And the deep background of the novel? The sights, smells, and voices that, fifteen years after the end of the war, continued to infest every corner of divided Germany? The Berlin in which Leamas had his being was a paradigm of human folly and historical paradox. In the early Sixties I had observed it mostly from the confines of the British Embassy in Bonn, and only occasionally in the raw. But I watched the Wall’s progress from barbed wire to breeze block; I watched the ramparts of the Cold War going up on the still-warm ashes of the hot one. And I had absolutely no sense of transition from the one war to the other, because in the secret world there barely was one. To the hard-liners of East and West the Second World War was a distraction. Now it was over, they could get on with the real war that had started with the Bolshevik Revolution in 1917, and had been running under different flags and disguises ever since.
No wonder then if Alec Leamas found himself rubbing shoulders with some pretty unsavory colleagues in the ranks of Western intelligence. Former Nazis with attractive qualifications weren’t just tolerated by the Allies; they were positively mollycoddled for their anti-Communist credentials. Who was America’s first choice to head West Germany’s embryonic intelligence service? General Reinhard Gehlen, former chief of Hitler’s Foreign Armies East (Russian theater), where he had made himself a corner in the Soviet order of battle. Anticipating Germany’s defeat, the General had assembled his files and his people, and at the first opportunity turned them over to the Americans, who accepted them with open arms. Recruited, Gehlen tactfully dropped the “General” and became “Herr Doktor” instead.
But where to house this precious asset and his crown jewels? The Americans decided to install Gehlen and his people in the cosy Bavarian village of Pullach, some eight miles outside Munich and handy for their intelligence headquarters. And whose handsome country estate, now vacant, did they select for Herr Doktor? Martin Bormann was Hitler’s most trusted confidant and private secretary. When the Führer established himself at his Eagle’s Nest just up the road, his buddies scurried to set up house nearby. Gehlen and his people were settled in Martin Bormann’s villa, now the subject of a conservation order issued by the Bavarian government. Just a few years ago, in circumstances of extraordinary courtesy, one of the Bundesnachrichtendienst’s latter-day luminaries gave me a personal tour. I recommend the 1930s furniture in the conference room, and the Jugendstil statues in the gardens at the back. But the main attraction must surely be the great dark staircase winding into the cellars, and the fully furnished bunker, just like the Führer’s, but smaller.
Was Alec Leamas a regular visitor to Pullach? He had no choice. Few secret operations into East Germany could take place without the connivance of the BND. And did Leamas, on his regular visits, perhaps come across Herr Doktor’s valued chief of counterintelligence, Heinz Felfe, formerly of the SS and Sicherheitsdienst? He must have done. Felfe was a legendary operator. Had he not single-handedly unmasked a raft of Soviet spies? Of course he had, and no wonder. When he was finally unmasked himself, he got fourteen years for spying for Moscow, only to be traded for a bunch of hapless West Germans held there.
Did Leamas enjoy access to the ultrasecret “special material” obtained by Operation GOLD, the hugely costly quarter-mile-long Anglo-American audio tunnel that tapped into Russian cables a couple of feet below the surface of a road in the Eastern Sector of Berlin? Before the first spade went into the ground, GOLD had been comprehensively blown by a Soviet agent named George Blake, the heroic ex-prisoner of North Korea and pride of the British secret service.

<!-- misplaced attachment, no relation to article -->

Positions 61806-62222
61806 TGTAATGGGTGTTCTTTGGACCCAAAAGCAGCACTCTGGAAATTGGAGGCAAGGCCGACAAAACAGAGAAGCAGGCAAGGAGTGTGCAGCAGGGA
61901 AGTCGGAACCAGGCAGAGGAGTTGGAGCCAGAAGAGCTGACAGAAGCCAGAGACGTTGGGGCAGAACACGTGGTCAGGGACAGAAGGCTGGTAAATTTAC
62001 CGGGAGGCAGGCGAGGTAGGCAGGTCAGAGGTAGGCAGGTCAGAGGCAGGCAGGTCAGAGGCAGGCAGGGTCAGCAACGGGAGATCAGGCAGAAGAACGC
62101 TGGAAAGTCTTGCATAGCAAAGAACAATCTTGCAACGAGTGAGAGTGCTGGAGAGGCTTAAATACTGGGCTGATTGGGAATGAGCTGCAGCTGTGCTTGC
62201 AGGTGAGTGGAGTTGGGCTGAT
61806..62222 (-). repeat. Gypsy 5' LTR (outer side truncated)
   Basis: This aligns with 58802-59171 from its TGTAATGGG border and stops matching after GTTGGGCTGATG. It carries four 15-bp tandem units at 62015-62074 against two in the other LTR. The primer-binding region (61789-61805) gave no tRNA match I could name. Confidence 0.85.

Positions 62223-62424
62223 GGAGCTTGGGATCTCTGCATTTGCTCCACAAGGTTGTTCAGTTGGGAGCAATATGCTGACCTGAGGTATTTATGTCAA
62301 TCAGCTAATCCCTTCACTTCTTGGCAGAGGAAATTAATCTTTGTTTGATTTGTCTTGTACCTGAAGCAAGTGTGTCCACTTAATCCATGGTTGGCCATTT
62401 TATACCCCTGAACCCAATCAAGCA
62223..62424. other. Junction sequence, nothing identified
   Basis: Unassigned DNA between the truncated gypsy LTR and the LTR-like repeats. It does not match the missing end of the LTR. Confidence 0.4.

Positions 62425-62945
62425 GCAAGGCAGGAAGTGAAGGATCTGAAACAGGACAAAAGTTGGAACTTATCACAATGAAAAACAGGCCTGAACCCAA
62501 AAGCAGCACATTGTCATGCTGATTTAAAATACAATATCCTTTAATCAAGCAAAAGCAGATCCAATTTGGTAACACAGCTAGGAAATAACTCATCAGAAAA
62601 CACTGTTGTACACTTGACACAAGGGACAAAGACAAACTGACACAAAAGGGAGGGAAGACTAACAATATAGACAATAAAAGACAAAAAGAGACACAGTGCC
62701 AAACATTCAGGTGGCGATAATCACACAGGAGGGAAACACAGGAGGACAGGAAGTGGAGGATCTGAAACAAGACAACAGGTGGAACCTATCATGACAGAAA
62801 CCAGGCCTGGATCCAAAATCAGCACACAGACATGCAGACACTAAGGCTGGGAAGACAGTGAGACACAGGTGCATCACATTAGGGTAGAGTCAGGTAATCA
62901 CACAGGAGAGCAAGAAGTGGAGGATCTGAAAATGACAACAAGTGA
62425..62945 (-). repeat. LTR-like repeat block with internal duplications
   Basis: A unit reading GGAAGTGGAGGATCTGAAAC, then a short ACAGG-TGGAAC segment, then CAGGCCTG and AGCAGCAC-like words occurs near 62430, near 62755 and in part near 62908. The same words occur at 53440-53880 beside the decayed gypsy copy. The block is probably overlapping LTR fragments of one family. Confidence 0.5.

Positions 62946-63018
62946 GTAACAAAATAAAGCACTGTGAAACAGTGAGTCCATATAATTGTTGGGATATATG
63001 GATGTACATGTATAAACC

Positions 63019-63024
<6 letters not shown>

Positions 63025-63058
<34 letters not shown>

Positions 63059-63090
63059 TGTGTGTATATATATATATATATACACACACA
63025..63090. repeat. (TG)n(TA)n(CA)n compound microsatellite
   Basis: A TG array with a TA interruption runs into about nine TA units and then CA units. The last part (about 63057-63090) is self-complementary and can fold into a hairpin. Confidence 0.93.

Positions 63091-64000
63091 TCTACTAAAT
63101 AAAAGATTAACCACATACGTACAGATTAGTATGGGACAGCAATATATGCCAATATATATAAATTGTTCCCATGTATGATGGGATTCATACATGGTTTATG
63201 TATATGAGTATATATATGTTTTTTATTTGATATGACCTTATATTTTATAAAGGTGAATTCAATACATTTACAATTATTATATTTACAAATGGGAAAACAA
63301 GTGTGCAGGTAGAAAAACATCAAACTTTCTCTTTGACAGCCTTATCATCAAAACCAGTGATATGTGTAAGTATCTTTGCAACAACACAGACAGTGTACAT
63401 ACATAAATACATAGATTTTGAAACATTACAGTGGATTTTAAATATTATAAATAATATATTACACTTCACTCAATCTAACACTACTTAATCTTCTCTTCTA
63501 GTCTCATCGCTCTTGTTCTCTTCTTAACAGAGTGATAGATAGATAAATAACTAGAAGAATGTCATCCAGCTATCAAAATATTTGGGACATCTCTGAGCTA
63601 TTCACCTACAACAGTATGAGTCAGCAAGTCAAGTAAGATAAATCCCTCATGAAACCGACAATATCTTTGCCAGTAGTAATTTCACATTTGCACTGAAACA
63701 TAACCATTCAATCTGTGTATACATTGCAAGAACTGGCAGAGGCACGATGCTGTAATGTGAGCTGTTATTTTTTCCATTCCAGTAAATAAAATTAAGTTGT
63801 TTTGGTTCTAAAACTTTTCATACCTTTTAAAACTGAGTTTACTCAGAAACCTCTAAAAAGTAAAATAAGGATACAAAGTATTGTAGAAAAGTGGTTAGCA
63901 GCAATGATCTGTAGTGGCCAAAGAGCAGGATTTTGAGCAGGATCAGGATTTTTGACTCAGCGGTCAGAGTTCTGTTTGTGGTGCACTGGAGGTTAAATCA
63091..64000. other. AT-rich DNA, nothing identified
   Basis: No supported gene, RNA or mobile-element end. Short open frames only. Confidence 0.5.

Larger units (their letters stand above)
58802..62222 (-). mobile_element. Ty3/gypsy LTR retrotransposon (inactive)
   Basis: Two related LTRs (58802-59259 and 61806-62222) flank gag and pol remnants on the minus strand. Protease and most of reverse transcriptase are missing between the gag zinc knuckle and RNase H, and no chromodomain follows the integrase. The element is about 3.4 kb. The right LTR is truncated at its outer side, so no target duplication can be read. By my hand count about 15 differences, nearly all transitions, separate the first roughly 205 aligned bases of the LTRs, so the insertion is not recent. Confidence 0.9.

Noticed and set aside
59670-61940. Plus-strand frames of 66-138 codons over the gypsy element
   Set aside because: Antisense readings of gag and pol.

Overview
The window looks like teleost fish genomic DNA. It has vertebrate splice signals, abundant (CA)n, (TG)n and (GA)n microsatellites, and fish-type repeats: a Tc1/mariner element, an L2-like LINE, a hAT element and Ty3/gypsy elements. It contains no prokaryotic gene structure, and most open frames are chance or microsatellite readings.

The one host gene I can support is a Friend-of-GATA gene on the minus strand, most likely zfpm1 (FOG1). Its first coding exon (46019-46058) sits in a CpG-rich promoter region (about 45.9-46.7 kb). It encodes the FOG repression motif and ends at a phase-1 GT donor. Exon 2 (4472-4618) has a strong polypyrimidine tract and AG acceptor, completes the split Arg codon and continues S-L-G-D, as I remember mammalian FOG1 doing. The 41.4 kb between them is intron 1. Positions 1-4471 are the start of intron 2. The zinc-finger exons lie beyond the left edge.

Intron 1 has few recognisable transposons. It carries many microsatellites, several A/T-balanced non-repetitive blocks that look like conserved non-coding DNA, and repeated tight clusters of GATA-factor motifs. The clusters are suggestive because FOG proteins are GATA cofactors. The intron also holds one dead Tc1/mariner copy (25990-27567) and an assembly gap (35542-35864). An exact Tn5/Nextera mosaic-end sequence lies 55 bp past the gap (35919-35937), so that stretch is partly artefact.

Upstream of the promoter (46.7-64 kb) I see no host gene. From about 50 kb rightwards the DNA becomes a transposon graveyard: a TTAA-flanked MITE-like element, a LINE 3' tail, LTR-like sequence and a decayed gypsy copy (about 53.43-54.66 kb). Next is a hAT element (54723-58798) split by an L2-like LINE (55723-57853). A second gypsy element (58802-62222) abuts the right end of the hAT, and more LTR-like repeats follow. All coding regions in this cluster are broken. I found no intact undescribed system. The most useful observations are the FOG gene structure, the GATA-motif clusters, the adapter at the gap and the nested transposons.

Yet to this day, many of GOLD’s architects would have us believe that their operation was not merely an engineering triumph but an intelligence coup as well, on the questionable grounds that, so reluctant were the Russians to blow their agent, they let communications flow as usual. Dissolve to a couple of years later and Kim Philby, once in line for chief, was also revealed as Moscow’s man. No wonder poor Leamas needed that stiff Scotch at London airport. The service that owned his unflinching allegiance was in a state of corporate rot that would take another generation to heal. Did he know that? I think deep down he did.
And I think I must have known it too, or I wouldn’t have written Tinker Tailor Soldier Spy a few years down the line.
The merit of The Spy Who Came in from the Cold, then — or its offense, depending where you stood — was not that it was authentic but that it was credible. The bad dream turned out to be one that a lot of people in the world were sharing, since it asked the same old question that we are asking ourselves fifty years later: How far can we go in the rightful defense of our Western values without abandoning them along the way? My fictional chief of the British service — I called him Control — had no doubt of the answer:
I mean, you can’t be less ruthless than the opposition simply because your government’s policy is benevolent, can you now?
Today, the same man, with better teeth and hair and a much smarter suit, can be heard explaining away the catastrophic illegal war in Iraq, or justifying medieval torture techniques as the preferred means of interrogation in the twenty-first century, or defending the inalienable right of closet psychopaths to bear semiautomatic weapons, and the use of unmanned drones as a risk-free method of assassinating one’s perceived enemies and anybody who has the bad luck to be standing near them. Or, as a loyal servant of his corporation, assuring us that smoking is harmless to the health of the Third World and great banks are there to serve the public.
What have I learned over the last fifty years? Come to think of it, not much. Just that the morals of the secret world are very like our own.